> I am not a big believer in a lot of what the medical community has to say about a lot of things, but the American College of Sports Medicine's position on interval training makes sense to me, especially considering the time constraints I often face in taking long runs. Lots of people in the shod and barefoot running communities have a focus on speed (which I have never had), and competitive running (which I have never had), making my comments perhaps even a bit more relevant for them, particularly if they regularly push for speed over long runs.
        >
        > What I can say is that if you are pressed for time, and want to be as fit as you can within time constraints, then interval training, combined with strength training (weights) and flexibility training (such as yoga, for example) seems to be the most effective combination.
        >
        > I love long, slow runs. But using a heart monitor, I have discovered that my cardiovascular metrics have improved with intervals and plateau without them. My max heart rates are higher and my recovery times are measurably shorter when I do intervals, as compared to long slow runs. I am almost 60. I have been running since 1974. I have had to push the settings on my heart rate monitor from the "age 45" setting down to the "age 35" setting, and do intervals from 65% of max to 90% of max, with a high rate of 171 during a typical workout. This has shown a huge improvement since I started intervals a couple of years ago. Plus, it only takes me about 19 minutes to do an interval workout--a 2.5 minutes less than it used to. If I wanted to take a nice run, I'm barely getting going 10 minutes out and think nothing of running a couple of hours at a nice, slow pace.
        >
        > As they say, it's only a sample of one, but that sample of one (me) was informed by others who have done way more rigorous investigation into this stuff.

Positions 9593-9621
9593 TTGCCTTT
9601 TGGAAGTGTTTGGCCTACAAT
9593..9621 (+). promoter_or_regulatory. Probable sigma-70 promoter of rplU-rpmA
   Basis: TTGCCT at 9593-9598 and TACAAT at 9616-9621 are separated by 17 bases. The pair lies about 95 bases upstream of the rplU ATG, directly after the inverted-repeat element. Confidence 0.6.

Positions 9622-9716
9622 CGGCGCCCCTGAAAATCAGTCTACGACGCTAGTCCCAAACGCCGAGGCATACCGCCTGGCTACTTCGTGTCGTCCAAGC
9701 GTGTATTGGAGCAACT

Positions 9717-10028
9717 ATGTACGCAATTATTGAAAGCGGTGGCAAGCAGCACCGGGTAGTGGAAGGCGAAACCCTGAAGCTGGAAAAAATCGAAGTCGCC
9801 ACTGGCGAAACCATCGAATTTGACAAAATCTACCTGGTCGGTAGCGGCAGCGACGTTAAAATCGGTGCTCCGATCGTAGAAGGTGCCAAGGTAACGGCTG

>
        > As to the "logical positivist" label...well, it is certainly one part of my world view. That which can be measured yields a lot of interesting knowledge about the empirical side of reality, and the effects of such empirically-focused assessments have real implications at our scale and as seen through our biological lens.
        >
        > However, the non-empirical, which, by definition cannot be measured, also seems to have profound implications for humans. I do not mean to diminish either the possibility or the potentially real impact on humans of such non-empirical phenomena--it's just that these are things that do not yield to measurement by definition. And, of course, at the quantum and the hyper-macro scales, all bets are off when it comes to empirical measurement. At those scales, who the hell knows if it's a wave or a particle?
        >
        > Tim
        >
        > --- In RunningBarefoot@yahoogroups.com, "Gordon" <gajslk@> wrote:
        > >
        > > --- In RunningBarefoot@yahoogroups.com, "twc151home" <twc151home@> wrote:
        > > > I think the evidence shows that interval training actually does a lot more to maintain and improve cardiovascular health than does a chronic cardio practice.
        > >
        > > You might want to revisit the evidence. As long as your long runs are slow enough, you're good. You're right that many do their longer runs too fast for optimum adaptation. Those same people tend to do their speedwork too slowly too. You really want to stay out of the no man's land between easy pace and full on sprint. There's a ton of good stuff on Steve's blog. He hasn't been real active since getting a job(coaching Salazar), but the archives are chock full of solid science based posts.
        > >
        > > http://www.scienceofrunning.com/
        > >
        > > Gordon
        > >
        >